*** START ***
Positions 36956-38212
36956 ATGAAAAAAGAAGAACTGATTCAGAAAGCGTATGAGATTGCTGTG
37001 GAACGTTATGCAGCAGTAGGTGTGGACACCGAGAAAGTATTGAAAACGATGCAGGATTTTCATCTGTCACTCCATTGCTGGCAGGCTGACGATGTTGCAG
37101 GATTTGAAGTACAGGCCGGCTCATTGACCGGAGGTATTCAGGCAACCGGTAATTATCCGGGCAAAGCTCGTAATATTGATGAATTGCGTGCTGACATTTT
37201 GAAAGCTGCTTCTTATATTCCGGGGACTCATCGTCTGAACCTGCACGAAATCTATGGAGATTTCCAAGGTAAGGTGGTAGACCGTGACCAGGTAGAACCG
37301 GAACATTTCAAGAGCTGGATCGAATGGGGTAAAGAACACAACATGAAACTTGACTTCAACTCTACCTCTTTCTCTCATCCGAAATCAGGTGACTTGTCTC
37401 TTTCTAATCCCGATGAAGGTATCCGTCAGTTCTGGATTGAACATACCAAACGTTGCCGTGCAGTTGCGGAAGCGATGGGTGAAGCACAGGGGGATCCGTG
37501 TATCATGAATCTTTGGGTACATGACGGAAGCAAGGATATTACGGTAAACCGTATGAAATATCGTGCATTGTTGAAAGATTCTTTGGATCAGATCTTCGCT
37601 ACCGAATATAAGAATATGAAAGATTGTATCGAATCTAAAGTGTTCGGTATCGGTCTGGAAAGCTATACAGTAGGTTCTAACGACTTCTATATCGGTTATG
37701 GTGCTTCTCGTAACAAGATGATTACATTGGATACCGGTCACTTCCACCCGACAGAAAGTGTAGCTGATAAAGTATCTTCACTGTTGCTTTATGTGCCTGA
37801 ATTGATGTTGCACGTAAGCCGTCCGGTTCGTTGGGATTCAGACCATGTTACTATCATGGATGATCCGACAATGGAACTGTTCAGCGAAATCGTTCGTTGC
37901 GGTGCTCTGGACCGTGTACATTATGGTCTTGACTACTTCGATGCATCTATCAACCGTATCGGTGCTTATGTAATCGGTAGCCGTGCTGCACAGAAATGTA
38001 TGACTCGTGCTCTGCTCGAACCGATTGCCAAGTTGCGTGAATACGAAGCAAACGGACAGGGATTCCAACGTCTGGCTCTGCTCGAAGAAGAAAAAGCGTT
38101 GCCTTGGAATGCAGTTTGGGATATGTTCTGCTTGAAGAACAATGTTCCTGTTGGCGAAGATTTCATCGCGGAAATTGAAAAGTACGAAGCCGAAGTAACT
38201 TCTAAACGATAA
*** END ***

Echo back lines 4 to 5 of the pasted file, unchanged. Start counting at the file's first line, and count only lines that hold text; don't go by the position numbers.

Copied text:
37101 GATTTGAAGTACAGGCCGGCTCATTGACCGGAGGTATTCAGGCAACCGGTAATTATCCGGGCAAAGCTCGTAATATTGATGAATTGCGTGCTGACATTTT
37201 GAAAGCTGCTTCTTATATTCCGGGGACTCATCGTCTGAACCTGCACGAAATCTATGGAGATTTCCAAGGTAAGGTGGTAGACCGTGACCAGGTAGAACCG